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The Bankruptcy Court of the Southern District of Florida recently ruled that a Chapter 7 debtor, who was required to use the Rhode Island exemptions due to his previous domicile in Rhode Island, was allowed to exempt his Florida home under the Rhode Island homestead exemptions. In re Jevne, 2008 WL 906533 (Bankr.S.D.Fla. April 2, 2008)(Hyman, J.).
In this case, pursuant to section 522(b)(3)(A), the debtor was required to use the Rhode Island exemptions as he was not domiciled in Florida for the entire 730 day period prior to his bankruptcy filing and he was domiciled in Rhode Island for the great part of the 180 day period prior to the 730 day period. The court characterized the provisions of section 522(b)(3)(A) as a "choice of law" provision. The court stated that Rhode Island's statutory homestead exemption would apply if it applied extraterritorially. The court noted that while some states homestead statutes' plain language limit their application to property within the state, homestead statutes in other states are "silent" on the propriety of their extraterritorial application. The court concluded that if the language of a state's homestead statute restricts its application to property located within the state, the statute cannot be given extraterritorial effect, but if the homestead statute is silent as to its extraterritorial effect, the court will review that state's case law precedent to determine if the homestead statute can be applied to property outside of the state. See eg In re Dentrell, 403 F.3d 611 (8th Cir. 2005), In re Arrol, 170 F.3d 934 (9th Cir.1999). The court found that the Rhode Island homestead statute was silent as to its extraterritorial effect and that there was an absence of case law as to the issue of its extraterritorial application. Therefore, the court allowed the debtor to apply the $300,000 Rhode Island homestead exemption statute to exempt his Florida residence.
It should be noted that there is a distinction in the court's ruling from that of the Eight Circuit in Dentrell. Here the court held that when the prior state's homestead statute is silent, it would look to the state's case law, including apparently its principles of comity and choice of law, as to whether it may apply extraterritorially. It that sense, there would be a second choice of law consideration after the application of section 522(b)(3)(A)'s initial "choice of law" provision. In contrast, the Dentrell court held that the bankruptcy code incorporates applicable state law exemptions without incorporating the state's comity and choice of law principles.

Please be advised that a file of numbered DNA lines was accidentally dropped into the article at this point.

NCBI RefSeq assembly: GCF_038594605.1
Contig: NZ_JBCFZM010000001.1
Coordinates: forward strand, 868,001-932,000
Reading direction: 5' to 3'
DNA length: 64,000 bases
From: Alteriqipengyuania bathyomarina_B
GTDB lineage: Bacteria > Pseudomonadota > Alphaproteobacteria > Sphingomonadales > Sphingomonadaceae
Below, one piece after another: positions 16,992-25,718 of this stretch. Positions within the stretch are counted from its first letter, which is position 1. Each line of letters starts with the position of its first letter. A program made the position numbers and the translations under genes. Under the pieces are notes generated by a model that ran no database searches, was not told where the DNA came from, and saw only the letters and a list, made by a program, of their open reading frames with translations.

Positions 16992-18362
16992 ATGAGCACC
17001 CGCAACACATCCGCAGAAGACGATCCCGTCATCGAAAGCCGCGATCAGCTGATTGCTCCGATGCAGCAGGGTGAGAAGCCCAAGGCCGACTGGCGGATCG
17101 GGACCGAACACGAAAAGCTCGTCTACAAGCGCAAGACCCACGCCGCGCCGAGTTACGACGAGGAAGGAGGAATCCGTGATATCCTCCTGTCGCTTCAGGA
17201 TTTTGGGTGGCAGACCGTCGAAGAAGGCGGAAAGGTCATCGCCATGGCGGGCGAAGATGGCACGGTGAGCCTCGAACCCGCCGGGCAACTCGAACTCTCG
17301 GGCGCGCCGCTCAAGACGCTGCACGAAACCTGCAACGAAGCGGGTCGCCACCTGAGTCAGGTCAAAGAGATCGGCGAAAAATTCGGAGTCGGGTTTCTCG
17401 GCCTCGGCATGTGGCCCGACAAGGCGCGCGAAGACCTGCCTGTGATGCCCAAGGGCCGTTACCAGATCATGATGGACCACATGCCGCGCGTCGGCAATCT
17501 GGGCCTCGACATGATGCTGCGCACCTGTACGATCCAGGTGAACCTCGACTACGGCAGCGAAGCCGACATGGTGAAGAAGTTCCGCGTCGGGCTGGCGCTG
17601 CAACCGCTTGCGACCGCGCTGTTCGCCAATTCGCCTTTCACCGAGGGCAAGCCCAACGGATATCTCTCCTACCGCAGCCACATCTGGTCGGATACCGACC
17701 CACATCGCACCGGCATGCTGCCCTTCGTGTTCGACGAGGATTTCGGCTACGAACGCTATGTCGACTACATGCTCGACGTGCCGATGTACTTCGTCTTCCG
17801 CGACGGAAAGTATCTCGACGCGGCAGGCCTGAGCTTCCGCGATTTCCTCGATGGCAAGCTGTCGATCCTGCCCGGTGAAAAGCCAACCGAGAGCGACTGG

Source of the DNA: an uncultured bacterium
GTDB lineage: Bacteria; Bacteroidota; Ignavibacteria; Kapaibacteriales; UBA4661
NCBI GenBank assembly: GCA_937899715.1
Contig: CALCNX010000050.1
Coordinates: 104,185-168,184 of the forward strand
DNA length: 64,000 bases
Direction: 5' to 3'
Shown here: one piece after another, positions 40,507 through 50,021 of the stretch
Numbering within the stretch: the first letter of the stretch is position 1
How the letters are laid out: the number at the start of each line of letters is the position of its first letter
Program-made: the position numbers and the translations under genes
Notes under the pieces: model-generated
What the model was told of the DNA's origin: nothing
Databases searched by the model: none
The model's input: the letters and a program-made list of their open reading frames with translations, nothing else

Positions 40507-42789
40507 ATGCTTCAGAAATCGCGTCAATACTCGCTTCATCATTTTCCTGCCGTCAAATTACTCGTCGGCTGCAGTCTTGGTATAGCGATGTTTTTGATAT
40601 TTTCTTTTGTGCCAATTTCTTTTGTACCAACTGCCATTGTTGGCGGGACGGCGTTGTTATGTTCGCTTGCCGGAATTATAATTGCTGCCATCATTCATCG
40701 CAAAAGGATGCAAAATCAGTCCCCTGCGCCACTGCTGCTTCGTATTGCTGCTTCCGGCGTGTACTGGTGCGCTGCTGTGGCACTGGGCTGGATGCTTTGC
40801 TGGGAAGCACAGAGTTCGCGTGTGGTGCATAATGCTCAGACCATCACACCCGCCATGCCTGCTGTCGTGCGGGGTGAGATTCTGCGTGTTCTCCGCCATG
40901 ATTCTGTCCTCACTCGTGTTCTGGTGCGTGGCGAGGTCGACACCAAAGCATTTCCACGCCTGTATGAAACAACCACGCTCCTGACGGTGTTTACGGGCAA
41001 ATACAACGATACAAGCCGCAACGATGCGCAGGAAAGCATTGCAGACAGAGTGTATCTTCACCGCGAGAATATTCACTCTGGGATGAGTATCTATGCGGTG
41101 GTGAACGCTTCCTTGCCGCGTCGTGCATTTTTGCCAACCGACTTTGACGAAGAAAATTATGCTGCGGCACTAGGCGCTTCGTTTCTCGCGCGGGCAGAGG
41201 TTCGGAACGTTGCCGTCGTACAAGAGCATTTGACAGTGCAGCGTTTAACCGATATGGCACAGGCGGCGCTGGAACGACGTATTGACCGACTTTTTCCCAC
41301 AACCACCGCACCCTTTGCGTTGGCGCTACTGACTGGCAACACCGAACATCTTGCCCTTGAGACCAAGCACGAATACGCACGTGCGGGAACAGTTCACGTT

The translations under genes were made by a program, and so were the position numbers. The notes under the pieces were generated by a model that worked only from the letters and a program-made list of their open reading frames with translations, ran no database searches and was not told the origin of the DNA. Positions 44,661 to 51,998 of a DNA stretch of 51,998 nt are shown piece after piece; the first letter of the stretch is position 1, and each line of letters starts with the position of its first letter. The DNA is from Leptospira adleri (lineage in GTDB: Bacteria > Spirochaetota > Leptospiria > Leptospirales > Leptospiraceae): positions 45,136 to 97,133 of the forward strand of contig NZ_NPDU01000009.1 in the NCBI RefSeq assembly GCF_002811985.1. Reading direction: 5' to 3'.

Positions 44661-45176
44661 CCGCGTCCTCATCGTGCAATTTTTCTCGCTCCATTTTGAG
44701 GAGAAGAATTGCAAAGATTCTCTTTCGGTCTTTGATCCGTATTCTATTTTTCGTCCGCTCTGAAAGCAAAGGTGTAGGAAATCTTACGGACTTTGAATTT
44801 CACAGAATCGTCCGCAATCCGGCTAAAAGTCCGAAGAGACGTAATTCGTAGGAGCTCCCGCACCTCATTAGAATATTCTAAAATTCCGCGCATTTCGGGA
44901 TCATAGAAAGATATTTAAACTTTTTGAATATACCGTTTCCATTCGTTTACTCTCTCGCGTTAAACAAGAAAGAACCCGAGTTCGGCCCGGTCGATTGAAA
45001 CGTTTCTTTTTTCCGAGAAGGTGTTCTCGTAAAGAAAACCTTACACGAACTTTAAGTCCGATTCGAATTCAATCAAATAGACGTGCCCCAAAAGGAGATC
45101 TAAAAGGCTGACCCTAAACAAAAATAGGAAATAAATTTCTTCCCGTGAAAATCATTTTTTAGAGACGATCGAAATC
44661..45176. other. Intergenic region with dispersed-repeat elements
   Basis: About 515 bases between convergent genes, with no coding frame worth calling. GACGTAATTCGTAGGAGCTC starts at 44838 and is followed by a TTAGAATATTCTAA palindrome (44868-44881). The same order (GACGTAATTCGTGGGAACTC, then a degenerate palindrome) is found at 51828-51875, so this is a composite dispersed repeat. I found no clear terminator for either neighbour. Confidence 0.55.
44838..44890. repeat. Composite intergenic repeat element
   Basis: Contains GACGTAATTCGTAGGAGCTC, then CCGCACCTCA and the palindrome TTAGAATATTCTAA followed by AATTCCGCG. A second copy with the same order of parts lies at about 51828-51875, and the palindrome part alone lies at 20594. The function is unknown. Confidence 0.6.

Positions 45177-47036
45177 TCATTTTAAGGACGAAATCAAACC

In Dentrell, the trustee argued that while the prior state's statute was silent on the issue of extraterritoriality, it should not be applied to real property in the debtor's new state, as states traditionally do not give extraterritorial effect to statutes relating to the ownership of real property. The Dentrell court noted that this general rule is based on state interpretation of state law and that it may not apply with equal force in the context of a federal statute as "[t]raditional concerns respecting the dignity and sovereignty of other states and limiting jurisdiction to the state borders are simply inconsistent with the national effect and supremacy of federal law. In re Drentell, 403 F.3d 611, fn.1. The Dentrell court rejected the trustee's argument which was not based on the state's statutory language but rather on the state's comity and choice of law principles. The court noted that to adopt the trustee's argument, would require it to construe the phrase "the law that is applicable" as used in section 522(b)(2)(A) (now 522(b)(3)(A)) to refer to the whole of the state's law. Furthermoe, the court further noted that if the prior state's principles of comity and conflicts of law were applied, the bankruptcy court would have to consider whether the prior state would apply the new state's homestead exemption law to real property in the new state and in effect reverse the choice of law provision of 522(b)(2)(A).
The court was not persuaded that the phrase "the law that is applicable" of 522(b)(2)(A) invoked state choice of law rules. The court stated that "[r]eferences to state exemption statutes do not invoke the entire law of the state" and that "[c]ongress used state-defined exemptions as part of a federal bankruptcy scheme, while limiting the application of state policies that impair those exemptions." Owen v. Owen, 500 U.S. 305 (1991)(finding no inconsistency in the policy of permitting state-defined exemptions while disfavoring waiver of exemptions and impingement of liens on exemptions), Butner v. United States, 440 U.S. 48 (1979)(acknowledging that property interests normally governed by state law could be analyzed differently if some federal interest requires a different result). The Dentrell court held that the homestead statute of the prior state of domicile would be applied without regard to its choice of law rules and that its choice of law jurisprudence is irrelevant. See Collier on Bankruptcy, 15th Edition Revised, para 522.06 (2008). In short, there is a distinction between the holdings in Jevne and Drentell, as the court in Jevne would look to the state's principles of comity and conflicts of law as to whether a state's homestead statute that is silent on the issue would apply extraterritorially, while the court in Drentell would not apply the state's principles of comity and conflicts of law.